Creative Interventions: Art against trauma

Jen Webb, Jordan Williams, Anthony Eaton

Research output: A Conference proceeding or a Chapter in BookChapterpeer-review

Abstract

The past decade has been characterised by a combination of natural, economic, political and epidemiological crises, which seem to have reached a sort of apogee in 2020 with the COVID-19 pandemic. The pressures of war, strongman national leaders, environmental strain and related financial pressures have combined to produce global experiences of human suffering.

A significant number of artists have responded to this concatenation of crisis by making relevant artworks and engaging in cultural and political activism. Marsha Meskimmon has identified the capacity of contemporary art to allow empathetic and sensory connections between people across cultural, linguistic and social borders, with the result, she argues, of ‘transforming our relationship with/in the world’. While she is referencing recognised artists, it is evident that many people without training or a practice in art are using art to cope with the disasters they face, and making home videos, singing, producing podcasts and both reading and writing poetry. Creative practice, it seems clear, is a critical element for recovery when suffering the effects of crises; perhaps because, as Mihaly Csikszentmihalyi argues, ‘When we are involved in creativity, we feel that we are living more fully than during the rest of life’.

This chapter focuses on how non-artists are using the practices of art as a mode of recovery from suffering, and to engender hope, empathy, and resilience. During the pandemic lockdown, this has in many cases been self-directed, but in cases of severe trauma an outside intervention is usually necessary. A major feature of trauma is that the brain finds it difficult to use expressive or associative language: a key symptom of PTSD is voicelessness, or what is often termed ‘speechless terror’. Sufferers struggle to communicate in ways that articulate their story and allow them to see a future, or to break free from the endless repetition of the disaster that caused the traumatic injury. For Judith Butler, really profound damage is that the sufferer cannot ‘persist in their own being’, because there is no ‘outside’, only a permanent interiority; and no way forward, only a present that is utterly haunted by the past.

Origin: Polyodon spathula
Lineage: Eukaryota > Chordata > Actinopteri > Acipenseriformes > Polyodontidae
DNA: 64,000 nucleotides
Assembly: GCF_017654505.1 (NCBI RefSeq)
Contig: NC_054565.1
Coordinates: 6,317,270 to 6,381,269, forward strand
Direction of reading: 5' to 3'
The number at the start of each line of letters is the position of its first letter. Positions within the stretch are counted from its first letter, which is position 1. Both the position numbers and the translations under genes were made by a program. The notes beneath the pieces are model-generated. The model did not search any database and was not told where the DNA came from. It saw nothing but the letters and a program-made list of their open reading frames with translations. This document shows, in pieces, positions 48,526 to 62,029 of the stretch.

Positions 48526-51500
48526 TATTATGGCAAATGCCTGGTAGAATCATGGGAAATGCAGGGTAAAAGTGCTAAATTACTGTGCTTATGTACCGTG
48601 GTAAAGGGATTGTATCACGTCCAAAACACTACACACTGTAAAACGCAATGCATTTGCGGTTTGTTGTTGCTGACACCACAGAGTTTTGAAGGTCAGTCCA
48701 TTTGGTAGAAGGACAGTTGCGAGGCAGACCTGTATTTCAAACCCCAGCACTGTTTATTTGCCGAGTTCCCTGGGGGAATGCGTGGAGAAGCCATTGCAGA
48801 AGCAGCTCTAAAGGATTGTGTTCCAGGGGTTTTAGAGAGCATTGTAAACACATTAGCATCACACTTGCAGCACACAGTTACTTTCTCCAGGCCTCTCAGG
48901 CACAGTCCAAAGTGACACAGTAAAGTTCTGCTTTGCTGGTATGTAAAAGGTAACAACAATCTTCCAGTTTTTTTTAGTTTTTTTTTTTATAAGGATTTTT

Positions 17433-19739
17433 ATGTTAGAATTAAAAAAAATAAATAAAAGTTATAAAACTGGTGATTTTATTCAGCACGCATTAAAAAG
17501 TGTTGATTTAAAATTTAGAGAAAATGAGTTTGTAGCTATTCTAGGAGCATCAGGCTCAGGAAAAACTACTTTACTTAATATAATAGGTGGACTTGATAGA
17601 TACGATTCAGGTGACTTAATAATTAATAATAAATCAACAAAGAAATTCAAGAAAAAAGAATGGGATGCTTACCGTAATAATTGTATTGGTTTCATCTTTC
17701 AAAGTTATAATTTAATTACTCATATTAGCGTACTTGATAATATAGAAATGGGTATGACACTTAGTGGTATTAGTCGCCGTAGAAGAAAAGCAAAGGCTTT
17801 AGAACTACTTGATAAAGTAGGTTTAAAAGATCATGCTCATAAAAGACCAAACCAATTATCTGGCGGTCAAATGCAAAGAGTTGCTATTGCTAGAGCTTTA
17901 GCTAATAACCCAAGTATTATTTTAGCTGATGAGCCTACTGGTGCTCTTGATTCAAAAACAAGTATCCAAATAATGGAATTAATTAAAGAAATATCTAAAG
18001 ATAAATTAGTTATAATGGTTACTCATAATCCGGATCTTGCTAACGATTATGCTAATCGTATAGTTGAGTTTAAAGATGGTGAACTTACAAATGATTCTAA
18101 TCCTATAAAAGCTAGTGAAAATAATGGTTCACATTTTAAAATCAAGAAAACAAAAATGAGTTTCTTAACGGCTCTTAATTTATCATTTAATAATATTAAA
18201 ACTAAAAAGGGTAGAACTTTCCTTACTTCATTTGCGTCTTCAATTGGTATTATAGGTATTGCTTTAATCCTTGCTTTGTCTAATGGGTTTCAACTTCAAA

Yoshiko Shimada’s work with victims of the Japanese army ‘comfort women’ is an example of a creative intervention against suffering, and it both supported the women in their recovery, and demanded of viewers that they recognise the event and acknowledge its impact. Other examples are from art programs conducted with severely traumatized individuals. The effect is to interrupt the endless reiteration of trauma, and turn the speechless terror into story through creative practices that allow the sufferer to imagine a different self, and craft a way out of the trauma and into a future where they can be recognised as a full self by themselves and by others.
Original languageEnglish
Title of host publicationArtistic Representations of Suffering
Subtitle of host publicationRights, Resistance, and Remembrance
EditorsMark Celinscak, Curtis Hutt
Place of PublicationUnited States
PublisherRowman & Littlefield Publishers
Chapter3
Pages37-44
Number of pages8
ISBN (Electronic)9781538152928
ISBN (Print)978153815911
Publication statusPublished - 2021

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